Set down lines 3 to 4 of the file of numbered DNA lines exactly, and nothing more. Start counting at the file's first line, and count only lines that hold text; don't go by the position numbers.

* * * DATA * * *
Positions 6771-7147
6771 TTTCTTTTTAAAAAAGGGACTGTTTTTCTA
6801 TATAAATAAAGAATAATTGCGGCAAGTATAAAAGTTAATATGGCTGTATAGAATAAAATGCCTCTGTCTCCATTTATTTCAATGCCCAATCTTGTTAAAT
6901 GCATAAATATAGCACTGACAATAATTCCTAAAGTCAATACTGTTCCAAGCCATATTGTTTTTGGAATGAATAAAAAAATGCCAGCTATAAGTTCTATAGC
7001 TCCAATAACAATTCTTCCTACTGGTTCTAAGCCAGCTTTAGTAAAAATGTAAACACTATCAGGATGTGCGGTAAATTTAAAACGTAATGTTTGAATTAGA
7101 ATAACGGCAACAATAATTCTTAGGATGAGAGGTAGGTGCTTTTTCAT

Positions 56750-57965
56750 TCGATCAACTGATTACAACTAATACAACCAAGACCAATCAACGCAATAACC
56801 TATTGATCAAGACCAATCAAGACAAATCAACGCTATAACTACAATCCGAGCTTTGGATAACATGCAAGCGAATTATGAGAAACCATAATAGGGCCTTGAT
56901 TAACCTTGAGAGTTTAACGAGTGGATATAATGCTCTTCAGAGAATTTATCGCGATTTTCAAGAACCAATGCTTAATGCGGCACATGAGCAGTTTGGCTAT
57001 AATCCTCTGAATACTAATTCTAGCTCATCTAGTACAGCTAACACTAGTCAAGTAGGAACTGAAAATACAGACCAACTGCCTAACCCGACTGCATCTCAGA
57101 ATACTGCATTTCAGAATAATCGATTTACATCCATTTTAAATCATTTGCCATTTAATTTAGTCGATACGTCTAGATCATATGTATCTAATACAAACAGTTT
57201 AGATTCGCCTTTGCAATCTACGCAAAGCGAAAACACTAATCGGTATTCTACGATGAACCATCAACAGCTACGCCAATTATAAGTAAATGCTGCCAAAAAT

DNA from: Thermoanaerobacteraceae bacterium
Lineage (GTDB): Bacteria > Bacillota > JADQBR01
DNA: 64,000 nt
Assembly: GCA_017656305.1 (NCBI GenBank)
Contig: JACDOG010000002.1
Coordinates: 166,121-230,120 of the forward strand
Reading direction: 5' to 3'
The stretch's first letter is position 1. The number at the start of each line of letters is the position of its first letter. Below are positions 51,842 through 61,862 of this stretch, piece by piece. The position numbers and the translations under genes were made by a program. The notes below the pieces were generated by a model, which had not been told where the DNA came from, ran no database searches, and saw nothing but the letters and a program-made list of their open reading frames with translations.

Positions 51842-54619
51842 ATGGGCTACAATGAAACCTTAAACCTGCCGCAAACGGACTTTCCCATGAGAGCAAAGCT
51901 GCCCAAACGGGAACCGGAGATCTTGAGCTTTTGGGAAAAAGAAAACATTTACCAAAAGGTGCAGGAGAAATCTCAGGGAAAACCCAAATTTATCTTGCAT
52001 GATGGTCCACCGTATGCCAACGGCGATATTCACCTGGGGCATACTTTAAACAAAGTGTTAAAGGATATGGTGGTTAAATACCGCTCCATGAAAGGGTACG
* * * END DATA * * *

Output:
6801 TATAAATAAAGAATAATTGCGGCAAGTATAAAAGTTAATATGGCTGTATAGAATAAAATGCCTCTGTCTCCATTTATTTCAATGCCCAATCTTGTTAAAT
6901 GCATAAATATAGCACTGACAATAATTCCTAAAGTCAATACTGTTCCAAGCCATATTGTTTTTGGAATGAATAAAAAAATGCCAGCTATAAGTTCTATAGC